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23 May 2012 @ 09:15 am
In Character musings inspired by the charloft community.
Character: Gregory Eisley
Fandom/Universe/Whatever: World of Darkness Changeling
(Gregory in all his different guises has been one of my pet characters for years, quite possibly over a decade.  He has always been Changeling, always Eiluned Sidhe, but everything else has changed many times over.  This is from the PoV of his most recent incarnation which is, perhaps amusingly, the only one that would even briefly entertain the notion of pets as opposed to 'useful beasts' in current time.)

(Abarian, properly titled "A Small Dragon" and drawn by Himmenaan on Deviant Art.)

(Ingehid, from Bill Smith's website.) 

(Caspian [and a lesser dog], from this tumblr.)

It started with Ingehid, I suppose, unless one were to track my personal history further than I generally care to.  She was somewhat more, once, and she gave it up to become as she is for me.  Not because I asked her to or wanted her to, no; I have high expectations and demands for those with whom I keep company, it's true, but I'd not have asked that.  Had Ingehid - it means 'intelligence' in some form of mortal English, if I recall correctly - not taken up arms in my defense it's quite possible (perhaps even probable) that I'd not be here now to ramble through what she means to me.  She lost so much to do so, and though I know there is reason - I am what and who I am, after all, and will continue to do great things - I wonder at her continued estimation of my worth.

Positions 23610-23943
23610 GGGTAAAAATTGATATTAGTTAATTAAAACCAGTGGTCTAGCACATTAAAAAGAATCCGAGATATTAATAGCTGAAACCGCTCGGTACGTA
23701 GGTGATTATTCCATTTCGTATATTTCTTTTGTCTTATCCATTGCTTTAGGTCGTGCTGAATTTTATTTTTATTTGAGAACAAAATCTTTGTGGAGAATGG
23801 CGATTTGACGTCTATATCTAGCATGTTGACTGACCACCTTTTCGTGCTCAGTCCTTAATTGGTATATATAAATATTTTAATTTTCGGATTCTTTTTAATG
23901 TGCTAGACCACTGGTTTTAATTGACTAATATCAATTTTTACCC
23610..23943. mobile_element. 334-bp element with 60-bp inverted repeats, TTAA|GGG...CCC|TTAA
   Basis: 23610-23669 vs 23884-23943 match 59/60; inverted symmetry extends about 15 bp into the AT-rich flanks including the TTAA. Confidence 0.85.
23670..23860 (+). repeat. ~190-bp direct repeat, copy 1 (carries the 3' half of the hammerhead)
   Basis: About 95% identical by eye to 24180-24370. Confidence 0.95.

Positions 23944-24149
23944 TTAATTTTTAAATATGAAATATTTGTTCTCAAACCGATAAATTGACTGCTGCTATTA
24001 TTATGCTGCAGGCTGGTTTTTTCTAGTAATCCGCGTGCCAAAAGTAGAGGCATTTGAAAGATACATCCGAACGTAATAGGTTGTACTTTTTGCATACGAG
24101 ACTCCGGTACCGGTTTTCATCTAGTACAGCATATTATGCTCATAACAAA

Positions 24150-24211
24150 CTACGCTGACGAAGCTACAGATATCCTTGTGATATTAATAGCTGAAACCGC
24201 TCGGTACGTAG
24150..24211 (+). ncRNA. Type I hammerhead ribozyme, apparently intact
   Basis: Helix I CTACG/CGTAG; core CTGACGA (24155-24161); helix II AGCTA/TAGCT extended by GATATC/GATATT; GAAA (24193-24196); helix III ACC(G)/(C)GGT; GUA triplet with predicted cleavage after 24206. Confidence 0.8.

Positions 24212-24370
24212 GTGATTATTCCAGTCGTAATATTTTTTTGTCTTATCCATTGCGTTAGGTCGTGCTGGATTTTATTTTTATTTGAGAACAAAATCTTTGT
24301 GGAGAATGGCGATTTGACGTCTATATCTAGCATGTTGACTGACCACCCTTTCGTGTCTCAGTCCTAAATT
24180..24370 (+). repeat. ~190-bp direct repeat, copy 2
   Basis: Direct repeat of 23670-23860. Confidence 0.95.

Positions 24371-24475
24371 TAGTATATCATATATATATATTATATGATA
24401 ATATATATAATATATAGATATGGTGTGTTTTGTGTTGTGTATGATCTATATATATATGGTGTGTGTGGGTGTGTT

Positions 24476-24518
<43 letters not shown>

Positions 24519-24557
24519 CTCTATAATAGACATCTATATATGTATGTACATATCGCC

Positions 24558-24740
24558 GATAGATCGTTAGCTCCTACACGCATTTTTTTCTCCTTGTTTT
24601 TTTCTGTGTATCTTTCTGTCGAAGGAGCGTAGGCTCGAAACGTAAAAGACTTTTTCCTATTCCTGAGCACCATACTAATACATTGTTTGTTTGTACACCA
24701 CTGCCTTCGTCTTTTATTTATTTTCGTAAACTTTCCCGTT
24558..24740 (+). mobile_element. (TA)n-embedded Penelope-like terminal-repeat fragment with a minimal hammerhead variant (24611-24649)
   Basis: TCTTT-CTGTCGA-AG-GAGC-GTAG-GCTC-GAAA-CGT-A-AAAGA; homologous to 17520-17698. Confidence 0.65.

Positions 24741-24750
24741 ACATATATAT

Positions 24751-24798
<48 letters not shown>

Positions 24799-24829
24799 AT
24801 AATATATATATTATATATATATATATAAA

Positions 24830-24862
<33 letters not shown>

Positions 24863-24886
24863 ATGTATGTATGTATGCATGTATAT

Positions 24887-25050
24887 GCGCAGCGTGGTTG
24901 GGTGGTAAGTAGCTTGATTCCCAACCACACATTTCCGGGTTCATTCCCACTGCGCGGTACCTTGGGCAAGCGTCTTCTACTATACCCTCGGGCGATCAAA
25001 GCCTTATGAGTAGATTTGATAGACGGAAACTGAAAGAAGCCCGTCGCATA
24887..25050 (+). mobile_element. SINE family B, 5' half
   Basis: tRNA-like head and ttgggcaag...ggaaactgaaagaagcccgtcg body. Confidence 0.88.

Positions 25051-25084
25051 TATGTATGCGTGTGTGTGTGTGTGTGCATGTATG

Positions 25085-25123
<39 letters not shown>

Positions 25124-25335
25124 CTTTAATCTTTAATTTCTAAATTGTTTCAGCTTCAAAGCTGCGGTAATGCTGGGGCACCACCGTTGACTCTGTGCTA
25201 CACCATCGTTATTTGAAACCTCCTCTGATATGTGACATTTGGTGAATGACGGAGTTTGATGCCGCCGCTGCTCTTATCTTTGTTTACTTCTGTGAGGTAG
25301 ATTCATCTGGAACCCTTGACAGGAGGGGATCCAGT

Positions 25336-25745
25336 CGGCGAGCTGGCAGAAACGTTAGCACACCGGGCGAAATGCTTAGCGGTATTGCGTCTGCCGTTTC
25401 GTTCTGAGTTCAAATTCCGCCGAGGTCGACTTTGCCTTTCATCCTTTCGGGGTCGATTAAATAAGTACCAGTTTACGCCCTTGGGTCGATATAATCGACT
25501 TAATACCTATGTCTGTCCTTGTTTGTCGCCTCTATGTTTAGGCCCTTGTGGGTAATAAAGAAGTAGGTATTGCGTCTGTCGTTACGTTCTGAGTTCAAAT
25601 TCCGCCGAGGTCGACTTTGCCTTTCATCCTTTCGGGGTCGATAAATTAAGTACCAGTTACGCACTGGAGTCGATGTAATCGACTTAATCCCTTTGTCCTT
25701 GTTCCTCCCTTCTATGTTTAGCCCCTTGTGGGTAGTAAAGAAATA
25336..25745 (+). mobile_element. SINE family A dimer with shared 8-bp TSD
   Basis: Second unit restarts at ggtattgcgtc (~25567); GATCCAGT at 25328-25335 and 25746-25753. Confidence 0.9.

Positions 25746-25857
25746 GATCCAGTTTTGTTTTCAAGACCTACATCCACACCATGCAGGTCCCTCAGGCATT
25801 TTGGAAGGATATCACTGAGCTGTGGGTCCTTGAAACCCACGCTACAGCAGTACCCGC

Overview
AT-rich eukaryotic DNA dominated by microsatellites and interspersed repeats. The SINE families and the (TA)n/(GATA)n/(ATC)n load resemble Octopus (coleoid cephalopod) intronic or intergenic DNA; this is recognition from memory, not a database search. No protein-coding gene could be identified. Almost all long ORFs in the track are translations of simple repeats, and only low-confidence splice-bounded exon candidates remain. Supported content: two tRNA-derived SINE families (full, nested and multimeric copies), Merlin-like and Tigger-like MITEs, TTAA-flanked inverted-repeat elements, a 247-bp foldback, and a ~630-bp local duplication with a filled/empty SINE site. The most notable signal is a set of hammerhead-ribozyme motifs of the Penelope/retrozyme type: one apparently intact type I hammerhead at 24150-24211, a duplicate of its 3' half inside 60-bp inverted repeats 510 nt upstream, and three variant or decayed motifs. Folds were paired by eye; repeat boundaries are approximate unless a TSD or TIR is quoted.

And then there was Abarian.  I wasn't looking for him, didn't understand initially that perhaps he was looking for me (let alone for how long - I still haven't sussed that) when he chose me at the Grove.

Let me say that again: he chose me.

I was there to introduce a group of Childlings to new friends in the form of the homeless Chimera who'd gathered and had hardly considered that there might be someone waiting for me.  He looked so sad when I thought to leave him for some Childling to find, and now it feels strange to not have him riding atop my head or in my pocket, ready to play messenger or scout or any number of things.

Caspian was harder and easier both.  I am not particularly fond of hounds, particularly not ones as large as I am; I don't mind saying here, where no one will see, that I'm actually quite terrified of them as a breed, despite the occasionally safe(r)-seeming exception to the rule.  But my then-lover is often most at home in the kennels (he is, in fact, a kennel master and breeder of no small renown) and when I needed to visit him there for whatever reason, Caspian - as a pup, even - would keep the other hounds, big and small, away from me while I saw to the business at hand.  Like Abarian and Ingehid, he'd claimed me significantly before I realized he'd done so.

I don't know what I'd do without any of them, now.